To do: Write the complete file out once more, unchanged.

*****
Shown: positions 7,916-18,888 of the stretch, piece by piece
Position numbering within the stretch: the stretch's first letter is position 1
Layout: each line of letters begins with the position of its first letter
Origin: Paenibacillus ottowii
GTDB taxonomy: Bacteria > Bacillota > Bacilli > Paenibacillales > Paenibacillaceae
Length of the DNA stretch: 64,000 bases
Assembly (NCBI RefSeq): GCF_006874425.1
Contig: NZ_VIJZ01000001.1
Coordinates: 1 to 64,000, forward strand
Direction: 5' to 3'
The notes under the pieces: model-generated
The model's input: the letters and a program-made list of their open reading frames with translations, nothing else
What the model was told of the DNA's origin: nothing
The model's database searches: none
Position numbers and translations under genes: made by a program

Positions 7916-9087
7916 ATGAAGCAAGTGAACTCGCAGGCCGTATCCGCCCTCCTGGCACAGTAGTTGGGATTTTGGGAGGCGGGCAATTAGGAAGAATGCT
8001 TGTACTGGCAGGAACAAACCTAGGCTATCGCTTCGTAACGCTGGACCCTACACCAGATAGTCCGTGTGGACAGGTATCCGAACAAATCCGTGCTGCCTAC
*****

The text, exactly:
Shown: positions 7,916-18,888 of the stretch, piece by piece
Position numbering within the stretch: the stretch's first letter is position 1
Layout: each line of letters begins with the position of its first letter
Origin: Paenibacillus ottowii
GTDB taxonomy: Bacteria > Bacillota > Bacilli > Paenibacillales > Paenibacillaceae
Length of the DNA stretch: 64,000 bases
Assembly (NCBI RefSeq): GCF_006874425.1
Contig: NZ_VIJZ01000001.1
Coordinates: 1 to 64,000, forward strand
Direction: 5' to 3'
The notes under the pieces: model-generated
The model's input: the letters and a program-made list of their open reading frames with translations, nothing else
What the model was told of the DNA's origin: nothing
The model's database searches: none
Position numbers and translations under genes: made by a program

Positions 7916-9087
7916 ATGAAGCAAGTGAACTCGCAGGCCGTATCCGCCCTCCTGGCACAGTAGTTGGGATTTTGGGAGGCGGGCAATTAGGAAGAATGCT
8001 TGTACTGGCAGGAACAAACCTAGGCTATCGCTTCGTAACGCTGGACCCTACACCAGATAGTCCGTGTGGACAGGTATCCGAACAAATCCGTGCTGCCTAC